Making the switch from contractor to employee

The market for IT contractors is at its lowest ebb, with less jobs on offer and significantly lower rates of pay than the heady days of Y2K. Permanent jobs have rarely been so attractive, but just how difficult is it for a contractor to make the switch and become an employee?

Platform services manager Andy Godber was working as a contractor for financial services firm Capital One when he was offered a permanent post. He did not hesitate to accept the offer.

"I had been a contractor for four years," he says. "When I first started out, the permanent salaries had gone flat and there were plenty of rumours of pots of gold to be had. I enjoyed the challenge of managing my own business, but the days of high-flying contracting are now over."

Godber says he has no reservations about going permanent. He feels it is a more dynamic environment than it used to be. "There has been a change in the industry. You really have to be on the ball. This used to be inherent in the contracting mentality but it is also now reflected in permanent positions," he says.

Of course, not all contractors would be as happy to become salaried employees again. Brian Hames is still a contractor and is not seeking permanent work. For him the money is an incentive but he also enjoys contracting because he is not subject to the same office politics that full-timers have to deal with. However, with the market now a lot tougher, he does not completely rule out the possibility of going permanent. "It would not necessarily be a last resort, but the role would have to be something that engages my interest," he explains.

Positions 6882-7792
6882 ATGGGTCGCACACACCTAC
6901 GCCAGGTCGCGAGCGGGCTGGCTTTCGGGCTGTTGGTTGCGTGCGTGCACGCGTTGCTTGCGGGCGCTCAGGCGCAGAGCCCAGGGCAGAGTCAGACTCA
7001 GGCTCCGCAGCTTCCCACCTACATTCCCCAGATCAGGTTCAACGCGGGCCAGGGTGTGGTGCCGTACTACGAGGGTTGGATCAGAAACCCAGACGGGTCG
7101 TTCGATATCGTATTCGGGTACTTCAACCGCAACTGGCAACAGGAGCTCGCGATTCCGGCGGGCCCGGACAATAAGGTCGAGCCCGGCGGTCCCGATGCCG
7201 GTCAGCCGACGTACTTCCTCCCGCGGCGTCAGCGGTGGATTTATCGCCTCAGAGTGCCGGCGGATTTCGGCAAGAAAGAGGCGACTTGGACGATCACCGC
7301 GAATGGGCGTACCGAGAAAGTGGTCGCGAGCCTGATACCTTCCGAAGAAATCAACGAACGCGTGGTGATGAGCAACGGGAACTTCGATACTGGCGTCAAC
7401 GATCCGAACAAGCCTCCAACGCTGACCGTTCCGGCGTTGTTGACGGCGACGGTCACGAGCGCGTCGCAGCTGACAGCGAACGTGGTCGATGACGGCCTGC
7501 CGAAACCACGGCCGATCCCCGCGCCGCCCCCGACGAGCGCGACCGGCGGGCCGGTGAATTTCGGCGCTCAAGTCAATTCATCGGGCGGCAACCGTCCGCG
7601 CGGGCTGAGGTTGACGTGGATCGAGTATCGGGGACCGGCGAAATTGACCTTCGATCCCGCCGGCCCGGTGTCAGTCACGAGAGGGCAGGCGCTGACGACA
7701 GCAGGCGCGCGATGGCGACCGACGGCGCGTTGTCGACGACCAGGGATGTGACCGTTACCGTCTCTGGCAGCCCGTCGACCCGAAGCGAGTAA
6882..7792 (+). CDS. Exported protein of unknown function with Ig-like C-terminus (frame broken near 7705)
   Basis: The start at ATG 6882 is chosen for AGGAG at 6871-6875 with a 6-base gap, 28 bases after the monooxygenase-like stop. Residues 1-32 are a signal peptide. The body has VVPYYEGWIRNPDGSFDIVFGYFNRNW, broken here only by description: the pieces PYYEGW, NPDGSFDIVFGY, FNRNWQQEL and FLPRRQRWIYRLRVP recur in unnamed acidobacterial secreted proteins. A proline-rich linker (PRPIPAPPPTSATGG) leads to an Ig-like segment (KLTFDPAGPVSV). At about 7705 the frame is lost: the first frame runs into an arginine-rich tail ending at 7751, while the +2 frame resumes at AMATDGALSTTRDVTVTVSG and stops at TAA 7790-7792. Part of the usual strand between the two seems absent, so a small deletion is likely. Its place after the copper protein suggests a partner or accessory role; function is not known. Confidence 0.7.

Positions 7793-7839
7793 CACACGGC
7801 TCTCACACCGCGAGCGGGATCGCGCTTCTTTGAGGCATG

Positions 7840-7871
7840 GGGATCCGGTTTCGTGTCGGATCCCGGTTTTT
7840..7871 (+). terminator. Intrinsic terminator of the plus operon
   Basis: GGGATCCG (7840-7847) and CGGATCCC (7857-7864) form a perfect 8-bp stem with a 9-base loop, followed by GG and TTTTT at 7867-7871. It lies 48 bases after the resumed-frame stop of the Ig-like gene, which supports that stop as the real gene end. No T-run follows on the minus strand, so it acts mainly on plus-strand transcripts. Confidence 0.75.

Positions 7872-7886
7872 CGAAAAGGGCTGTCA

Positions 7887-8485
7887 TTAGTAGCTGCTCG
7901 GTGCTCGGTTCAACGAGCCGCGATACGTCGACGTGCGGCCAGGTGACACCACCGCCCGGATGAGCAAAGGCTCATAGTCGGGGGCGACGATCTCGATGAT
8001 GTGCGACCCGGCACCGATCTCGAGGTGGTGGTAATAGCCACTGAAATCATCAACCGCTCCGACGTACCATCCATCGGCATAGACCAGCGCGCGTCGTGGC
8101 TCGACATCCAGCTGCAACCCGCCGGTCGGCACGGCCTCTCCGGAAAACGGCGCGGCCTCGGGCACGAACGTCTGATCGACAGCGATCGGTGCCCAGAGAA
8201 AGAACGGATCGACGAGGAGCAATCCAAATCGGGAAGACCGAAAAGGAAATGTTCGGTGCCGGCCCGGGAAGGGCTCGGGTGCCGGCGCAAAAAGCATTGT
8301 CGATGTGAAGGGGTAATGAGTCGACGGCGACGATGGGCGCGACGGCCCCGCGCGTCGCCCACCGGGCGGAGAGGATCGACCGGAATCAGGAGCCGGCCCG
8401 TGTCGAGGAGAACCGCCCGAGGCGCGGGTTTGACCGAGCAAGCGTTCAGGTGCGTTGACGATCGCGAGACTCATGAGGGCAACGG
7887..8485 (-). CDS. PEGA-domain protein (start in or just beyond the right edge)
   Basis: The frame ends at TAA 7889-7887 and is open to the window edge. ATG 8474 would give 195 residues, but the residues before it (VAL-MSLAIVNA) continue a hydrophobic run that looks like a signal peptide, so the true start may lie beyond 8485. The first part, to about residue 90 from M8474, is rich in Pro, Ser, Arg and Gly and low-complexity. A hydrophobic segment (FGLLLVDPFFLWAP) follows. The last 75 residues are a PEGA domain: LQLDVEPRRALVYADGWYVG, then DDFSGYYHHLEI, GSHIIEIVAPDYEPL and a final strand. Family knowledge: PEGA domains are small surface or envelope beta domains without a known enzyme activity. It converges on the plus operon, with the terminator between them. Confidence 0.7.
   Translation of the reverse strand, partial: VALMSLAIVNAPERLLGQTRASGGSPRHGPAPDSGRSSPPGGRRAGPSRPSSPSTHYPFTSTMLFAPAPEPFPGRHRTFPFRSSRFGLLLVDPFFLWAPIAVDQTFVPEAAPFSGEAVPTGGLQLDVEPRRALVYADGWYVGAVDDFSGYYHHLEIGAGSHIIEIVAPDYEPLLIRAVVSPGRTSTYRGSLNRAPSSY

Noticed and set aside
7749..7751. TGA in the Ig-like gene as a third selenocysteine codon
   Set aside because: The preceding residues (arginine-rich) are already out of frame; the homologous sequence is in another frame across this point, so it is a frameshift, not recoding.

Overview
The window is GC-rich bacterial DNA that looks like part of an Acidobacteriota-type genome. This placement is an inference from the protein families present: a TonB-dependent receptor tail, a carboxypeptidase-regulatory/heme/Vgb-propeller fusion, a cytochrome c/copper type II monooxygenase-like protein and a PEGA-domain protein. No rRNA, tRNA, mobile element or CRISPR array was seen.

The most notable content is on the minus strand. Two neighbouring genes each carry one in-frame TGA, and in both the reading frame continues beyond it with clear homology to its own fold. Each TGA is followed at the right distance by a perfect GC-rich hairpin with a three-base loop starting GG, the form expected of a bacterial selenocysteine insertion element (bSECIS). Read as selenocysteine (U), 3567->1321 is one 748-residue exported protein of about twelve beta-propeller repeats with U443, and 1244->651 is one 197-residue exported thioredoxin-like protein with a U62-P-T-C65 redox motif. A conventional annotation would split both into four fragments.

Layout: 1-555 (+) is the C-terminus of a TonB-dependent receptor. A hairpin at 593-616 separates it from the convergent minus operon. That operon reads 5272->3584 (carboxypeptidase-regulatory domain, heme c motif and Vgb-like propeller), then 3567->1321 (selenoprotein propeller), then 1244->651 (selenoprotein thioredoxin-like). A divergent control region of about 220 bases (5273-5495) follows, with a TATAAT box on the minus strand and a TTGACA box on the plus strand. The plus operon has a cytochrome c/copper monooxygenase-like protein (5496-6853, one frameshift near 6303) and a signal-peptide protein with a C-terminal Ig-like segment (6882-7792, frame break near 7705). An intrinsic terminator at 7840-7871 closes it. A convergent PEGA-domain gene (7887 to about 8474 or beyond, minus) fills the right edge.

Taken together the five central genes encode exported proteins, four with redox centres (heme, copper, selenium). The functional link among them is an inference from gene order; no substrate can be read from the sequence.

Contractor Dan Jenkins is also prepared to look at permanent opportunities. "With the right company and the right package I would consider it very carefully," he says. "We used to get calls from agencies two to three times a week, but not any more."

Contractors seeking permanent employment can find that employers are reluctant to take them on because there is the perception that they will jump ship as soon as the market shows signs of improvement. "It is really important that the contractor is comfortable with the lifestyle change because it can mean less money and less holiday," says Godber.

Ray Scotter, IT director at Capital One, has seen four of his contractors go permanent this year but he knows it is not for everyone. "Some people are born to contracting and enjoy working really hard and taking two months' holiday every year," he says. "This is why we do not try to persuade everyone to stay on. It simply is not the right thing for everyone."

When he interviews a contractor for a permanent position, Scotter looks for strong communication skills and flexibility. He also wants to make sure they are genuinely interested in developing their career in the company. "We have a very rigorous recruitment process but I need to understand why they want to become salaried and believe they are being completely honest with me," he says.

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